Spam is one of those things that seems hard to control. You delete some and it comes right back. It’s like the proverbial whack-a-mole always rearing its head. But no matter the challenge we have to keep whacking those comments and taking time to go further, by blocking and reporting spammers.
Whether they are humans or bots, spammers are relentless. And they really clutter and detract from a social media comment feed. Alongside those legit comments full of praise and support from our fans or peers, we find explicit and subtle variations of commercial spam.
If you are interested in this topic and want to learn more about promoting yourself and creating a portfolio on social media, check out our post that explains how to get featured on pages like Tdot Shots.
Managing comment sections is important
As curator of Tdot Shots (@tdot_shots) and manager of my own social page (@tdot_mike) I find I have to delete dozens of spam comments a week, as I post and repost images of Toronto and the GTA for our pages. It gets tiresome, but it’s necessary to maintain a professional and curated page and comments section.
I see a lot of people posting on Instagram, for one example, and they sometimes seem either oblivious or uncaring about the spam in the feeds. I wonder why.
As a curator and fan of local photography, I look at hundreds of images a week, especially those that tag our page or use hashtag #tdot_shots. By my estimate I’d say 10-20% of social media pages on Instagram make no apparent attempt to delete their spam. Some even engage with the spammers! That boggles my mind! Why encourage them!? Whack them!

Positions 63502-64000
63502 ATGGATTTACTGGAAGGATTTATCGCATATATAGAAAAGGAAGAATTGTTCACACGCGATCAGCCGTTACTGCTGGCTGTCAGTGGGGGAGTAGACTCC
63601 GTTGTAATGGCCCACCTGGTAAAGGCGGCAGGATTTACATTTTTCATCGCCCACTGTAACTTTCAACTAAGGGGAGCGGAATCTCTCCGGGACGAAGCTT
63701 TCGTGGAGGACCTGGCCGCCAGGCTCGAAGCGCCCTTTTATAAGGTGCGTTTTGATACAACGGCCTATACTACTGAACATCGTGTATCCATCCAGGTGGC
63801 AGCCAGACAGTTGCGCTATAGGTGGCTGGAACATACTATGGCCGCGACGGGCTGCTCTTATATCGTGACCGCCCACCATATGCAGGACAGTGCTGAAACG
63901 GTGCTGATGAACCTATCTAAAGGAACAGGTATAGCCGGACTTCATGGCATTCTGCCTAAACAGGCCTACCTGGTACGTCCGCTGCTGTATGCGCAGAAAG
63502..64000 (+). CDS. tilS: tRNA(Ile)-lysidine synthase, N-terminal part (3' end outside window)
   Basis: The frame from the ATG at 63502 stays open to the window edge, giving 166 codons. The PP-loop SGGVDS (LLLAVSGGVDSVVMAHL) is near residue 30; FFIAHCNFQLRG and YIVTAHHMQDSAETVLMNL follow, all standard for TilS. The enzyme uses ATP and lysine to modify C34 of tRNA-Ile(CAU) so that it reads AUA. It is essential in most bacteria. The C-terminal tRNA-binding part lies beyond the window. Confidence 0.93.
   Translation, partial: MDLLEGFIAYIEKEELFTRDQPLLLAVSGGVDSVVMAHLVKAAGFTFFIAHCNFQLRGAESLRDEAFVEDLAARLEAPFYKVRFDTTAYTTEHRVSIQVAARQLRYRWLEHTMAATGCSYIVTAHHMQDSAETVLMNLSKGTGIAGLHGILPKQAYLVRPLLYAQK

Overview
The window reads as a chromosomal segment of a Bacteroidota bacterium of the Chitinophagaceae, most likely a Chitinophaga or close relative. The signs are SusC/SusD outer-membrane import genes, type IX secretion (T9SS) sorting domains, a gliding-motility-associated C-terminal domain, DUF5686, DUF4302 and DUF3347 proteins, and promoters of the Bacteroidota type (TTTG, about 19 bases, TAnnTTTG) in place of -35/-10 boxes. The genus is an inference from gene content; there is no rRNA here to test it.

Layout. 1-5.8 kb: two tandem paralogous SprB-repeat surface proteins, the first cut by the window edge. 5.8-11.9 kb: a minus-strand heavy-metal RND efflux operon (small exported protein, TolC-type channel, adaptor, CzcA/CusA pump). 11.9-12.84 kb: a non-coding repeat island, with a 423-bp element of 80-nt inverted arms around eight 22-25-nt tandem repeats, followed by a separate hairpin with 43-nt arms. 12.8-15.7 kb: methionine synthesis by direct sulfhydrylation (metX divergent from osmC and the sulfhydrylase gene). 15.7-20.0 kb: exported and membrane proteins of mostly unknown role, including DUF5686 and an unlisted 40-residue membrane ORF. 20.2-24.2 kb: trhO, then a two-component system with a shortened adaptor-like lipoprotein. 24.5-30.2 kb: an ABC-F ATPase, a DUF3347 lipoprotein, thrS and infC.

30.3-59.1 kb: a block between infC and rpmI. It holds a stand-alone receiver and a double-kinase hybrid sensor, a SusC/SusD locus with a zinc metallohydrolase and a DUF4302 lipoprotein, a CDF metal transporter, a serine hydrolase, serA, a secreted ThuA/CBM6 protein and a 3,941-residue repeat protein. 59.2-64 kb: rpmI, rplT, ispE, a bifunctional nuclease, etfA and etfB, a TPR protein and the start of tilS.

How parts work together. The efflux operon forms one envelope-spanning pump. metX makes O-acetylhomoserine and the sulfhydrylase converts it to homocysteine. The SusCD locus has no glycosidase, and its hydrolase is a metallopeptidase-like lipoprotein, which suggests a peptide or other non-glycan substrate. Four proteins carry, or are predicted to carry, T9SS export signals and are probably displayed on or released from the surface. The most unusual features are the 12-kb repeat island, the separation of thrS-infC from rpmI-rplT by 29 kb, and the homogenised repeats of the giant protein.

Evaluating images for reposting on social
When I evaluate whether or not I will use an image I consider a number of things:
- Is the photo top quality? (It must be a killer)
- Is the photographer part of the community? (They interact with others)
- Does the post have high engagement? (Lots of comments and replies)
- Is there any spam or negative aspect of the post image or text?
Most of that should seem straightforward right? Reposting images I think will be liked and get engagement from the friends of the photographer really helps. Considering whether the photographer cares about their images and portfolio is also key. Do they care?
Care about your portfolio
I am not a fan of the expression “photo dump” as it implies that the photographer didn’t care about selection of the photos and that to some degree the images are random “throwaways.” In the same sense, how a person manages their feed or gallery is very important. A carefully cultivated set of images, engagement in the comments section and a professional presentation will help me decide whether to repost your image.
As I mentioned I wrote about this topic a while ago and I sometimes refer people to that original post. My aim is to support local photographers and I will be more inclined to support you if you present your portfolio professionally.
Delete comments and report or block spammers
Sometimes I go a step further than deleting the comments and I engage the person to educate them about their spam and why it is a problem. Sometimes I encourage our followers to clean up their own spammy comments sections. I only do the above with real people – sometimes you can tell the account is a real person other times it may appear to be a bot.
I find that reporting an account for spammy behaviour and/or blocking them gives a feeling of satisfaction that outshines simply deleting the comment. I don’t do it all the time but it is a further escalatory tool that platforms like Instagram provide, so why not use it?
Before you delete the comment, consider blocking or reporting the person or bot who did it. I think it has some effect. If IG receives multiple reports it seems logical that the account might get banned.
I’d welcome your thoughts via email. Ironically and unfortunately there is so much spam in WordPress on the web generally that I don’t open these posts to comments (or expect legit comments here). 😀
Be well and enjoy your photography! Be sure to follow @tdot_shots and use our hashtag #tdot_shots on your Toronto or GTA photography. You should also check out our events. They are usually on Sundays before sunset. You can register for our meetups and photo walks at our site tdot.com/events.